Under these plans, the aim is for one in five directors of FTSE 100 companies to be from a non-white background within five years. The initiative follows Lord Davies’ review into women in the boardroom, which began in 2011 and has had some success in increasing the numbers of women in senior business roles.
But is this a good thing? Do we actually need quotas?
My father’s generation came to this country to work in the textile mills.
Most of them were uneducated but times have changed.
We now don’t think twice when we see an Asian doctor, surgeon, nurse, dentist, optician, pharmacist, lawyer or accountant.
We often read the success stories of Asian business people and are sometimes surprised when we find out that some of the well-known brands that we love are owned by Asians.
Someone recently came to see me at our law firm in Leeds. It turns out he was a Scotsman and the first thing he said to me was “Did you know that the pre-recorded announcement in your lift is a Scottish voice?” He was so pleased he even tweeted about it. I feel the same way when I meet an Asian person sitting on the board of a company, I feel like tweeting about it to the world. And that’s the problem, we just don’t have many Asian people selected to sit on the boards of companies.
If we are to have more diversity on boards, to get the numbers up, quotas must be a good thing, right? No, I don’t agree. Companies should not be forced to take people on just to meet a target. I wouldn’t want to be selected just because a company needed to meet a target number.
Have we got a problem? Yes we have. Boardrooms are simply not representative of the world we now live in and of the customers their companies serve. Something needs to change and we shouldn’t be afraid to discuss it – it’s a subject that will certainly generate a lot of debate.
The last time I looked, an online article about the Government’s intention to change the rules had attracted 294 comments.
Some had to be removed because they broke the house rules and many were clearly racist in the way they talked about the subject.
Many people have got strong views but only express them when they can hide behind made-up names. I’ve also noticed that on some sites the most common name is ‘Anonymous’. I didn’t realise it was such a popular name.
So if quotas are not the solution what should we do?
Well, the chairmen and CEOs of companies have got to be more aware of the world they live in.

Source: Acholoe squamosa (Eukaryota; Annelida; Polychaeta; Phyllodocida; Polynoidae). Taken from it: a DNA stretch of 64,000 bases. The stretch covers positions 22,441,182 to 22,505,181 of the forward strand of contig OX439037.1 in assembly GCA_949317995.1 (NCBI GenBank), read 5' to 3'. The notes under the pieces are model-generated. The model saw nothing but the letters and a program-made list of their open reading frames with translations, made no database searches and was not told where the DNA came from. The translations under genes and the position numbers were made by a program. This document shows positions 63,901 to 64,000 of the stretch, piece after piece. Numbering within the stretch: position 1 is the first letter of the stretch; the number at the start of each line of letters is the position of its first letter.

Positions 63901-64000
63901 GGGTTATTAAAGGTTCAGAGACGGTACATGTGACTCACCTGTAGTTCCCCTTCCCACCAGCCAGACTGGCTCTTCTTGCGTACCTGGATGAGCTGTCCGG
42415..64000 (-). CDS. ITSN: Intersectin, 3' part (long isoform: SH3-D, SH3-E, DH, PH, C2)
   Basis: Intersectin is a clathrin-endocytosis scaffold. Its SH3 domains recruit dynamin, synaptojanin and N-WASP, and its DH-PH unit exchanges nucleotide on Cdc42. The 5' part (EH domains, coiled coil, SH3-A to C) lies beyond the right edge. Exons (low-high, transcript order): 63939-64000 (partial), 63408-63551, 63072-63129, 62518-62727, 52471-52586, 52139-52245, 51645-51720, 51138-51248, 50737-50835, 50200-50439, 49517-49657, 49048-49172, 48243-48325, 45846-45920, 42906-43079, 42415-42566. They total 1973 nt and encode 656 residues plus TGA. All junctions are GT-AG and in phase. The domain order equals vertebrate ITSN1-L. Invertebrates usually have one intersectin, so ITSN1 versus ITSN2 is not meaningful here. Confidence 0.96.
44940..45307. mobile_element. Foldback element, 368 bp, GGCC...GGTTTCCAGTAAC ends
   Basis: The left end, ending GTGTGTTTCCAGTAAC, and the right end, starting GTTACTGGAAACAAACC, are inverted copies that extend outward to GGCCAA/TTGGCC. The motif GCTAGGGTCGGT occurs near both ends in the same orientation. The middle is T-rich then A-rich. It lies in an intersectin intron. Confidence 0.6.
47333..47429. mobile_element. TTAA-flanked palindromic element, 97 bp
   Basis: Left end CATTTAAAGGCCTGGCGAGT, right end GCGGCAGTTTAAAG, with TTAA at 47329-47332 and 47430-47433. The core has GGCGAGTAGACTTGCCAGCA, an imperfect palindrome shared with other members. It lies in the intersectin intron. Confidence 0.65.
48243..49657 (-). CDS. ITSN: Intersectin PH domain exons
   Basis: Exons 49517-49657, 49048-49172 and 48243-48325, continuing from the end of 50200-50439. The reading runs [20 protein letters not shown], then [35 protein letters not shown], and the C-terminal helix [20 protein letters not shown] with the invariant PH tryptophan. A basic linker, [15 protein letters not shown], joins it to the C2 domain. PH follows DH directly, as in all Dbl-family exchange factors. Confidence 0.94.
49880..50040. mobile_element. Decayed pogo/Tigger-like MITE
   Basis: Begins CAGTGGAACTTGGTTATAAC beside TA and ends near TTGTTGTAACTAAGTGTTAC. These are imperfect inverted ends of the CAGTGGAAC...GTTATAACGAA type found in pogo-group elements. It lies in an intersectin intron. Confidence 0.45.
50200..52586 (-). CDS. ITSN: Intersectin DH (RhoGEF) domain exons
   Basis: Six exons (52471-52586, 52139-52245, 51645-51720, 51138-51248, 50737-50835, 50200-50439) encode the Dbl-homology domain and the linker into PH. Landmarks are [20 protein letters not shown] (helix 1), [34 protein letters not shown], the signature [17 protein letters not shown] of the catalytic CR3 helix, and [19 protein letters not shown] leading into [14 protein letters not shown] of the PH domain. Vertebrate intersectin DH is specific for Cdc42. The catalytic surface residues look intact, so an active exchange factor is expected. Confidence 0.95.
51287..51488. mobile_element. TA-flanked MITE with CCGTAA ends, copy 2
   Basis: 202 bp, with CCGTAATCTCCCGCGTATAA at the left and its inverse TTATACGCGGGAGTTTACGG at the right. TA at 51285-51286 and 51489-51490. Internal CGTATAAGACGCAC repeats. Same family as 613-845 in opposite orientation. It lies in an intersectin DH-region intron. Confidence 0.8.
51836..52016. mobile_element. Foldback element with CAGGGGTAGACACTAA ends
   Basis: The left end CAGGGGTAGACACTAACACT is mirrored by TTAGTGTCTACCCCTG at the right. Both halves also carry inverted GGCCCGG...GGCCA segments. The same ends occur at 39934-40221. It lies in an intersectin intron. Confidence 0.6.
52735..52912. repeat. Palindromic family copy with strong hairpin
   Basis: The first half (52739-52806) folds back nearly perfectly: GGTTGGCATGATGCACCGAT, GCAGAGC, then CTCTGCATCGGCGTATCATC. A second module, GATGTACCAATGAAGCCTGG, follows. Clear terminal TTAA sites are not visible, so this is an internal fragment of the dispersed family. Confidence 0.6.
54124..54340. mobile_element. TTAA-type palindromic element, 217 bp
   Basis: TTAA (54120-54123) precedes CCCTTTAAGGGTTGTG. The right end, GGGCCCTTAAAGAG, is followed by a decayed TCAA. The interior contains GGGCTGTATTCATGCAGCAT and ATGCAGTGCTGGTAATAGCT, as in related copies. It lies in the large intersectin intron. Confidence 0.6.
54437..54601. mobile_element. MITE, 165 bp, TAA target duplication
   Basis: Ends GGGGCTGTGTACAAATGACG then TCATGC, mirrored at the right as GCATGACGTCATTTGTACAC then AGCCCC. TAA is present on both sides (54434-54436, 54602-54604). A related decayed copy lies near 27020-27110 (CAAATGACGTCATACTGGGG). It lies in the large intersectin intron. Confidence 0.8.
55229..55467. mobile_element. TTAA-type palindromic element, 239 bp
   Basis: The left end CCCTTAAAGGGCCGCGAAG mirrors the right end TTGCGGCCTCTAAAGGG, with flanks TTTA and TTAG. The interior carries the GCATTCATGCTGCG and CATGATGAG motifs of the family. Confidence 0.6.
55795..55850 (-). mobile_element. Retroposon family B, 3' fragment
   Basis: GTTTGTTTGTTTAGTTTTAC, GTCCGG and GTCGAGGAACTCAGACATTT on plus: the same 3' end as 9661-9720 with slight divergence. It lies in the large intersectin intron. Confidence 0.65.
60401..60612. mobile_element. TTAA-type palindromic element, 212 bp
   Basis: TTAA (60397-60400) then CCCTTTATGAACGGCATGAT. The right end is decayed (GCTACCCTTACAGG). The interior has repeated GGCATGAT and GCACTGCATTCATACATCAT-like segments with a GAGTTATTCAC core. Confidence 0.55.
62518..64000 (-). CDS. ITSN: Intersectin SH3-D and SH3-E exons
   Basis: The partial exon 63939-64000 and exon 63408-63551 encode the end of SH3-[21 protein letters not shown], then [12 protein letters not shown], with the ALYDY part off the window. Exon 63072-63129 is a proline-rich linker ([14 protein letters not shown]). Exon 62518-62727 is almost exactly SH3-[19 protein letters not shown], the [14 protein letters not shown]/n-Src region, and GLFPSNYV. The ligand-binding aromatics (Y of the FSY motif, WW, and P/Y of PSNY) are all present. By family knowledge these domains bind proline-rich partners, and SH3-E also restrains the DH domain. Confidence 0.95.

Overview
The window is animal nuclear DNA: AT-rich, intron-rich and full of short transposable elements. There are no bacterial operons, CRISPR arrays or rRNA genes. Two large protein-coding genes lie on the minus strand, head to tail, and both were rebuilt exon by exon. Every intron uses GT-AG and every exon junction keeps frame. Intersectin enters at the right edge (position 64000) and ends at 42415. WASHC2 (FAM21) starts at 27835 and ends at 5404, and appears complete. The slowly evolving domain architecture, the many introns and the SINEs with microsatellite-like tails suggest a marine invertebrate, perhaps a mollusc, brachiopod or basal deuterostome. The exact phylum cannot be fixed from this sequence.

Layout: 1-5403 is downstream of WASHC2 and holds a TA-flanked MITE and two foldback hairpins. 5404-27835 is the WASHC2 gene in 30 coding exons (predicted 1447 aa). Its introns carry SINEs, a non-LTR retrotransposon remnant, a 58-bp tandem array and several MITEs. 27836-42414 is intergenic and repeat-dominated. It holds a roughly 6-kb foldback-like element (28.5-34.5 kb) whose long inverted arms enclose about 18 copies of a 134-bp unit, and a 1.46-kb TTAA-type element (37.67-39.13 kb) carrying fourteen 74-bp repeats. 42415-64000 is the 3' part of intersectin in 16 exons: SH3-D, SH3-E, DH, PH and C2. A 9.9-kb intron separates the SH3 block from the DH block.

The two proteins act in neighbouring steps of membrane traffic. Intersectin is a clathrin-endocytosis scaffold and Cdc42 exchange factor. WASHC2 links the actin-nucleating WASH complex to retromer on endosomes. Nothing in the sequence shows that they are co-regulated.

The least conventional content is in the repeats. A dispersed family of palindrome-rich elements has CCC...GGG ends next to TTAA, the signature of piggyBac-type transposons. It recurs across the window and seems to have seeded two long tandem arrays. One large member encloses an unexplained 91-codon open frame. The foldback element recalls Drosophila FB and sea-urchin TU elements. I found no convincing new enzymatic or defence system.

They must be more aware of the customers that spend money with them. They need to recognise the mix of people that work for them.
They can learn a lot from the public sector, which is very good at employing people from all ethnic backgrounds.
Is change possible by itself? Can people change? Probably not.
One of the observations I’ve made in my time in business is that people are very good at making well-crafted arguments for why there shouldn’t be any change. They are well-versed in explaining why you don’t understand and why the status quo can’t be changed.
Most of the time I just listen and don’t say anything, it’s not worth the effort arguing.
I have never spoken to anyone about this particular subject. I am only doing so now because I saw that the Government is talking about imposing quotas. I wanted to add my voice at this early stage because I feel so strongly about it.
I honestly can’t remember the last time I met a non-white person who sits on a board. That means there has to be a problem.
We can’t carry on with lots of Asian professionals in business but very few moving to sit on the board.
That change must come from businesses themselves, because otherwise the Government will impose these quotas – and that’s plain wrong. It has the potential to breed resentment and bring only short-term tokensim rather than a long-term solution to this problem.
And if you’re wondering whether I ever get asked to sit on the board of a private or listed company, the answer is no.
• Ajaz Ahmed is the founder of Freeserve and Legal365 and is the President of the Yorkshire Asian Business Association.